Signed (at lower right) Malcolm Morley
and numbered (at lower left) 4/55
Ex. Coll: Private Collection, New York
Like his art, Malcolm Morley is intense and larger-than-life. Born in Stoke Newington, London in 1931, at the time a rough neighborhood, Morley had a difficult childhood, growing up with his mother and a step-father, but never knowing his father. After the London Blitz, he was evacuated to the English countryside where he attended a naval boarding school. By the tender age of 14 he left England to work on a tug. On his return he turned to crime and was incarcerated.
Morley’s interest in painting started in prison. After his release, he spent time working in St. Ives where he was first introduced to the art world. By 1952 he was studying at Camberwell School of Arts and Crafts and a year later, with the support of patron, he was working alongside Blake, Auerbach and Smith at the Royal College of Art.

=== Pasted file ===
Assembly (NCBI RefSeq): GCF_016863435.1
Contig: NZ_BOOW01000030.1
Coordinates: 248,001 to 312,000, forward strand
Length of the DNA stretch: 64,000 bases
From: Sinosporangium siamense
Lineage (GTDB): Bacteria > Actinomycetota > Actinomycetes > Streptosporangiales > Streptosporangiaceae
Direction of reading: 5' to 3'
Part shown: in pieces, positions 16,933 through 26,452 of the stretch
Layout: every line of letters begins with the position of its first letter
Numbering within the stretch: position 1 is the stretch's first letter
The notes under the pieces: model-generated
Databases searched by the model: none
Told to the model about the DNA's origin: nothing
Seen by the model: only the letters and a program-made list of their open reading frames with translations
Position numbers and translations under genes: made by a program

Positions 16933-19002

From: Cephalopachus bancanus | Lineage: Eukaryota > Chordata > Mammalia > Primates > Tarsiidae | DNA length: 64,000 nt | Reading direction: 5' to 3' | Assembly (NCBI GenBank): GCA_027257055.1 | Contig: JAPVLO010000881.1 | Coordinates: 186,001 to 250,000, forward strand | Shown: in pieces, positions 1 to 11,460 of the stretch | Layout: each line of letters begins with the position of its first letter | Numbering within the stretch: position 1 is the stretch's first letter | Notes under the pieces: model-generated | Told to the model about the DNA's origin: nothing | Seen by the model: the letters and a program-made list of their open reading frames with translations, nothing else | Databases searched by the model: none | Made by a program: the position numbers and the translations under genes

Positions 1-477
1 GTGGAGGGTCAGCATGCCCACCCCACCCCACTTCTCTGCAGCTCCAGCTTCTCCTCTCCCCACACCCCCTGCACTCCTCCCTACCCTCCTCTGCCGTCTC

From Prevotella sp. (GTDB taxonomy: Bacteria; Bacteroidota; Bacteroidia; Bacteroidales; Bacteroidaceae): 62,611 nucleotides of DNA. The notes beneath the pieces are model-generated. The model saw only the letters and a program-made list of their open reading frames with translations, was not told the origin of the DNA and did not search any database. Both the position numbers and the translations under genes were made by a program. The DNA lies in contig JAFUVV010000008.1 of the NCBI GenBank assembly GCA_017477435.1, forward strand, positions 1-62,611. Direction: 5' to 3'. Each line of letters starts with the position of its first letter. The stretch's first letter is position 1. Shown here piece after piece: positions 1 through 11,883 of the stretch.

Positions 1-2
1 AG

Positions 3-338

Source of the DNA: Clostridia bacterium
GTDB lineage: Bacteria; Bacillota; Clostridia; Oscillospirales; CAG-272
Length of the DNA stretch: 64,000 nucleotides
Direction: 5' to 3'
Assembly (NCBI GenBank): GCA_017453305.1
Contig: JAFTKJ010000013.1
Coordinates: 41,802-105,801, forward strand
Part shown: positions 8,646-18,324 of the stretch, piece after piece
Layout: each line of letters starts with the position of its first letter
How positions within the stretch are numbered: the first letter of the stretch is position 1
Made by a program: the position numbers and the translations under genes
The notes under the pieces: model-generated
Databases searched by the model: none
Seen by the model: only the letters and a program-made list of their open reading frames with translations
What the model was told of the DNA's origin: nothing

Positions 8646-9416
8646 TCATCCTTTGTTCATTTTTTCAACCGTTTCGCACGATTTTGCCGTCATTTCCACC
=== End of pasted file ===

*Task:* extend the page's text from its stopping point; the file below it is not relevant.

Inspired by the groundbreaking exhibition of Abstract Expressionist American Art at the Tate, Morley decided to move to the United States in 1957. In New York Morley became acquainted with the Abstract Expressionists Pollock and DeKooning as well as the next generation of Pop artists including Lichtenstein, Warhol and Newman.
Morley’s art has evolved over his long career. He is perhaps best-known as a pioneer of hyper-realism, a response to Pop Art. In the ’70s his painting became more expressive and colorful. Often he depicts disasters or highly charged situations both man-made and natural including vehicular accidents, scenes from the BLITZ as well scenes from nature. Parrots, a lithograph from 1981, is expressive, colorful and has an implicit sense of danger – the tiger lounges below perching parrots.